The employee assigned to take note of medical history reassured the woman, “We never had that for ages” (a seeming admission that a baby did survive abortion at the clinic at least once) but that should “it” “survive this,” “They would still have to put it in like a jar, a container, with solution, and send it to the lab. . . . We don’t just throw it out in the garbage.”
Oh, and this innocuous-sounding “solution” was, of course, a toxic substance suitable for killing an infant.
“Like, what if it was twitching?” asked the pregnant woman.
“The solution will make it stop,” said the clinic employee. “That’s the whole purpose of the solution . . . It will automatically stop. It won’t be able to breathe anymore.”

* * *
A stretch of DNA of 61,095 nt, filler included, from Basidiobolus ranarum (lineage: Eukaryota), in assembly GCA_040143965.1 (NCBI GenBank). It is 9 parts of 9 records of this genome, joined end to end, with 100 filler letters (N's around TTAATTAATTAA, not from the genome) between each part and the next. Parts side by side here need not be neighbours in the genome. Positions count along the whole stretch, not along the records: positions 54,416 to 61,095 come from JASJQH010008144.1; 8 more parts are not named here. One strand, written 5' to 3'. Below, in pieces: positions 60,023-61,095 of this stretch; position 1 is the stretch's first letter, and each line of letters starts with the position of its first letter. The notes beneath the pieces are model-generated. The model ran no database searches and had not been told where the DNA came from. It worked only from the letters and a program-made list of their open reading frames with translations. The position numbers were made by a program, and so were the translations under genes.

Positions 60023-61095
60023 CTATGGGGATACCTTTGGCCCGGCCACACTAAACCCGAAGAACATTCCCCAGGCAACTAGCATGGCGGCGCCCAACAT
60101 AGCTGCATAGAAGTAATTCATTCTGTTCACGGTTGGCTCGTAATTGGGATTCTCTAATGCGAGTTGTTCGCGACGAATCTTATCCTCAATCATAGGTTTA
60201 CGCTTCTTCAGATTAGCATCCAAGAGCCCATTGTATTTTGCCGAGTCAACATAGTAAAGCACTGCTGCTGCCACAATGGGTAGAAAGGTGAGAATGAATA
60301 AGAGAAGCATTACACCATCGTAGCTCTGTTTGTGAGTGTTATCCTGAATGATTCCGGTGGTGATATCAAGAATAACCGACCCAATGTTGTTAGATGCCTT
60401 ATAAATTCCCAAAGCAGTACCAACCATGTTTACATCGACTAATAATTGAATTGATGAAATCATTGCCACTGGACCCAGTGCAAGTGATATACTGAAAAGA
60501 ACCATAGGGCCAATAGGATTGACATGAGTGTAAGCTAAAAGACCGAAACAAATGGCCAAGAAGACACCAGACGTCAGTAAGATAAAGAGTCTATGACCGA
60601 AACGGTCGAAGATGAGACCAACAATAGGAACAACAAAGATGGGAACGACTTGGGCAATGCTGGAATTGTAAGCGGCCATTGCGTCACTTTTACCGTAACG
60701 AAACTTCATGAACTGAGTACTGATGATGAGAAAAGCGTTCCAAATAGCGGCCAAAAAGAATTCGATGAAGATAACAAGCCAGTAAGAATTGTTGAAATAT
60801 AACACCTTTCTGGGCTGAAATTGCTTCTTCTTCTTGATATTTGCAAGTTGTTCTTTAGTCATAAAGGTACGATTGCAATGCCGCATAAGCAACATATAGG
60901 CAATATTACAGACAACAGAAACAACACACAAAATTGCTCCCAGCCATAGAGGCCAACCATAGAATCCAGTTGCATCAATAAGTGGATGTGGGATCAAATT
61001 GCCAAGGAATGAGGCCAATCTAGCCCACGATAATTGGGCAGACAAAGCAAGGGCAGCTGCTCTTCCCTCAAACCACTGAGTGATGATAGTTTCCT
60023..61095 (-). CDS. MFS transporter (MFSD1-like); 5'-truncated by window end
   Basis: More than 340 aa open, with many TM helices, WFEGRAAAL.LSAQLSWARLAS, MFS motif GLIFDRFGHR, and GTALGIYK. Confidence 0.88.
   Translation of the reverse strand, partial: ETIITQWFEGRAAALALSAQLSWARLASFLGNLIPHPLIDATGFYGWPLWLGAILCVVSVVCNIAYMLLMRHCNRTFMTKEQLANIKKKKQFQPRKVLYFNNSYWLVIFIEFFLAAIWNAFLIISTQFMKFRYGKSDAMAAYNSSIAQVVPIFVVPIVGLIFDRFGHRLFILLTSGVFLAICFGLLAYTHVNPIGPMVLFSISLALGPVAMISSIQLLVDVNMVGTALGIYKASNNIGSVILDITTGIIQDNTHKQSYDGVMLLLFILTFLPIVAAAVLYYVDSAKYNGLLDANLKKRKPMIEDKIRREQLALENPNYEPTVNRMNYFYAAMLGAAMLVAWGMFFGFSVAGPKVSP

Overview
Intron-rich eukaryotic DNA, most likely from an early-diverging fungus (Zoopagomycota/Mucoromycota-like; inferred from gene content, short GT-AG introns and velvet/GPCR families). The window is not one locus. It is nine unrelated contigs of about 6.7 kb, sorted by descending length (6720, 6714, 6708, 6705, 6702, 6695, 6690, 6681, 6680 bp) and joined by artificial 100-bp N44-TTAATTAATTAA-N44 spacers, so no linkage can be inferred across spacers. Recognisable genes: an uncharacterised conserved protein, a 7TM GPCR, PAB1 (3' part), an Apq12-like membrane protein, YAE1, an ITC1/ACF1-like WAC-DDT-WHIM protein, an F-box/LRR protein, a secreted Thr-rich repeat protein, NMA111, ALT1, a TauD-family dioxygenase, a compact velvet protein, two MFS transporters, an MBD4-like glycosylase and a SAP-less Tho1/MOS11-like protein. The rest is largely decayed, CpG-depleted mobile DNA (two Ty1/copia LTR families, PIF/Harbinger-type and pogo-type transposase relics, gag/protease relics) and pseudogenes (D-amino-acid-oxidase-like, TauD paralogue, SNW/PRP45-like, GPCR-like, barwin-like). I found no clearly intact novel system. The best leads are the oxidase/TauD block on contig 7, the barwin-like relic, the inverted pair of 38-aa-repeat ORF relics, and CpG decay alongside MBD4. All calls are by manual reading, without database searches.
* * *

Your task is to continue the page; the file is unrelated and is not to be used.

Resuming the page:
As for any qualms a woman might have about seeing her newborn child being poisoned and drowned in a jar, the employee advised her “patient” not to worry: She’d be under sedation, and the murder would take place in another room anyway.
The employee said, humorously, that “the doctor” is “not gonna wake you up and be like, ‘Hey, excuse me, you have—’ ”
The sentence was left unfinished, too unthinkable even for a euphemism. There’s no polite way to say, “You have just given birth, but we will murder the child.”